Spotlight On Pneumonia
Pneumonia, a major health issue in both hospitals and the community, is actually an inflammation of the lungs which causes the alveoli (air sacs) to fill up with fluid. The resulting congestion causes a dramatic decrease in lung function and makes it hard for the patient to breathe correctly. Around one person in 100 will develop pneumonia every year in the UK and the condition proves fatal in 14 of every 100 cases (in intensive care, and in severe pneumonia, the mortality rate can be as high as 33 per cent). There are four million cases of pneumonia every year in the United States and Europe combined. Pneumonia remains the fifth leading cause of death. Mortality rates were very high before the advent of antibiotics - and the spread of antibiotic resistance means that pneumonia is, once more, a cause for concern in our hospitals.
Most cases of pneumonia are caused by infection of the lower respiratory tract, occurring when the patient breathes in infected droplets from the air. It is a complicated problem for the clinician, because there are many types of pneumonia caused by many different infective agents (bacteria, viruses, fungi).
The American Thoracic Society points out four major types of pneumonia:
Community-acquired pneumonia (CAP), which occurs in the community in previously healthy people. Usually it is caused by bacteria or viruses, rather than fungi. Around 25 per cent of those with CAP will need hospital treatment -; otherwise the condition is mild.
Hospital-acquired (or nosocomial) pneumonia (HAP), which tends to occur 48 hours or more after admission and was not evident at the time of admission.
Ventilator-associated pneumonia (VAP) is a type of HAP which is associated with endotracheal intubation for assisted breathing in the intensive care unit.
Healthcare-associated pneumonia (HCAP) occurs in patients who are not actually in hospital but are having treatment. This form of pneumonia is usually linked to:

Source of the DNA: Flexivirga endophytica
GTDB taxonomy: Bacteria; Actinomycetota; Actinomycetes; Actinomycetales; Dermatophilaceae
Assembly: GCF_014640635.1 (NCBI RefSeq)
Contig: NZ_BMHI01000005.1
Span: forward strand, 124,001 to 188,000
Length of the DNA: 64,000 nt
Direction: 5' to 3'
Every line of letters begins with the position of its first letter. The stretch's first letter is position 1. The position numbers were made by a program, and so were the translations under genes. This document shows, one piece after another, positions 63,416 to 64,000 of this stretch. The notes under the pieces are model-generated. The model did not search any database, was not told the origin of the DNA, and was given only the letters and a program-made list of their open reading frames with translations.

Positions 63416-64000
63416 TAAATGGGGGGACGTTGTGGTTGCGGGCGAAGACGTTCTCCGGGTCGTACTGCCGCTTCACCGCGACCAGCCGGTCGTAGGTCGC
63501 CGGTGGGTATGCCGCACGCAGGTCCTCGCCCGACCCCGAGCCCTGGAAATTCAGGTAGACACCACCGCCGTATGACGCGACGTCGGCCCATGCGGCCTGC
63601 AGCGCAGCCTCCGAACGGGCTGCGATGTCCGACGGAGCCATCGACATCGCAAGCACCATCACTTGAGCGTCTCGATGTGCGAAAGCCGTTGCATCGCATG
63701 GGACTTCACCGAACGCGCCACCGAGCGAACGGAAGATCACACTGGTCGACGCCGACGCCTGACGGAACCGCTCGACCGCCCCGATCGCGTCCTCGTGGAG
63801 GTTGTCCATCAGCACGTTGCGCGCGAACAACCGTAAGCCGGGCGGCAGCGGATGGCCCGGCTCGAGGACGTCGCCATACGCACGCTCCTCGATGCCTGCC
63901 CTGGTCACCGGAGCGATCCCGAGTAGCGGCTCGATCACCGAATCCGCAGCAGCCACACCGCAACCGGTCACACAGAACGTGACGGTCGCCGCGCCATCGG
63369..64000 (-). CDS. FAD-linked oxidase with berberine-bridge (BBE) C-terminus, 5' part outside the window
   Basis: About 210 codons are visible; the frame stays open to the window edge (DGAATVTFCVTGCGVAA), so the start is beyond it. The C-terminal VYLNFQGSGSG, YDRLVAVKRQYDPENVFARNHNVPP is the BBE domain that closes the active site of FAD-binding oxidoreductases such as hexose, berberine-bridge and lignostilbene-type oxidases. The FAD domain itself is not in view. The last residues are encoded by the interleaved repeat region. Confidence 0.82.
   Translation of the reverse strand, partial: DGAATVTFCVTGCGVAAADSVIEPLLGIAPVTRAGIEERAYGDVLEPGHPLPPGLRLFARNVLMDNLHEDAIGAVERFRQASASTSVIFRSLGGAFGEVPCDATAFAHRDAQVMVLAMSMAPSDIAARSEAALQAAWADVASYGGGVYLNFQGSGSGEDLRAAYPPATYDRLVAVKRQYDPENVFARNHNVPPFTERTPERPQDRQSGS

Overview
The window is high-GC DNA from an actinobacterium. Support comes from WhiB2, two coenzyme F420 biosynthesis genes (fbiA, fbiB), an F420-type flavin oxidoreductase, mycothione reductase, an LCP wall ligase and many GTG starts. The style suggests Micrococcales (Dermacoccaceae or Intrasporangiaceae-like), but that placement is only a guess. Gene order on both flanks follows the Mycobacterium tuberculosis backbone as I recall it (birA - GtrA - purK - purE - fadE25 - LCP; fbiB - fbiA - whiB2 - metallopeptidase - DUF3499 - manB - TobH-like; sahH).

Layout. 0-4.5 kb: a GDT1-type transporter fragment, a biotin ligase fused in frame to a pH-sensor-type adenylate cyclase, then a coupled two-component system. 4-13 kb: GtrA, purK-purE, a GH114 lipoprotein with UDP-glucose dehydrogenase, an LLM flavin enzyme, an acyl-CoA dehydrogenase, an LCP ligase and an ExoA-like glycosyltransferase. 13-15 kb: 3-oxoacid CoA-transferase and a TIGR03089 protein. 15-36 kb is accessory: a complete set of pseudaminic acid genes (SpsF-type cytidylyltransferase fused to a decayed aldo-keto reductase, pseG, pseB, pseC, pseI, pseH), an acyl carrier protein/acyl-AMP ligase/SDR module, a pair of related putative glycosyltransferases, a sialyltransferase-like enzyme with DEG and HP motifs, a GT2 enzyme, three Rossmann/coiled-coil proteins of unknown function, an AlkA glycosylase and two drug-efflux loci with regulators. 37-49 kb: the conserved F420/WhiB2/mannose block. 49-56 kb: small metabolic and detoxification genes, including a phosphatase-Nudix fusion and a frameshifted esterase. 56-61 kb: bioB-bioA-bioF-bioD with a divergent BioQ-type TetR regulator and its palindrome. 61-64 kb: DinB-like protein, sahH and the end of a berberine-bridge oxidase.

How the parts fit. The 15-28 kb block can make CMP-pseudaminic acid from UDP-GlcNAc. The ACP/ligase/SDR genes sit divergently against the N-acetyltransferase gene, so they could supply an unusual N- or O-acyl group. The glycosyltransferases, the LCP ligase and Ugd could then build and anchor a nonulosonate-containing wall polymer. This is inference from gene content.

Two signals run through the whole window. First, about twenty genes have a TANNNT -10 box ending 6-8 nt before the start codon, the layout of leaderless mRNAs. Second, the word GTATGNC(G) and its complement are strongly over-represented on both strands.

- Intravenous therapy, wound care or chemotherapy within the previous 30 days
- Living in a nursing home or some other type of long term care facility
- Hospitalisation in an acute care hospital for two or more days within the previous 90 days
- Attendance at hospital or kidney dialysis unit within the previous 30 days
Pneumonia can be caused by a wide range of pathogens and sometimes more than one pathogen is involved. The following bacterial species have been associated with pneumonia:
Staphylococcus aureus (including MRSA - methicillin-resistant Staphylococcus aureus)
Pneumonia caused by viruses and fungi is less common, unless the patient has impaired immunity when normally harmless organisms can take hold.
Hospitalised patients are exposed to more dangerous bacteria, which are often drug resistant. This is the real, and growing, problem. Pneumonia can be difficult and time-consuming to diagnose with accuracy. The patient must be started on antibiotics (if the cause is thought to be bacterial, which it most often – but not always – is) as soon as possible but they receive the wrong antibiotic in up to 40 per cent of cases. This means antibiotics are being used inappropriately, which only increases the spread of antibiotic resistance. Matching the antibiotic therapy to the microbe that is involved in the particular case of pneumonia also improves the outcome for the patient.
More rapid and accurate methods of diagnosis of pneumonia, based upon genetic analysis, are in the pipeline and are being discussed with interest at current medical conferences. But prevention of the transmission of pneumonia is also vitally important. An air purifier like the IQAir HealthPro range can be part of the infection control strategy because its high efficiency particulate air (HEPA) filter captures bacteria (size 0.25 to 25 microns) and viruses (0.0025 to 0.025 microns), thereby reducing the number of airborne infectious particles inhaled.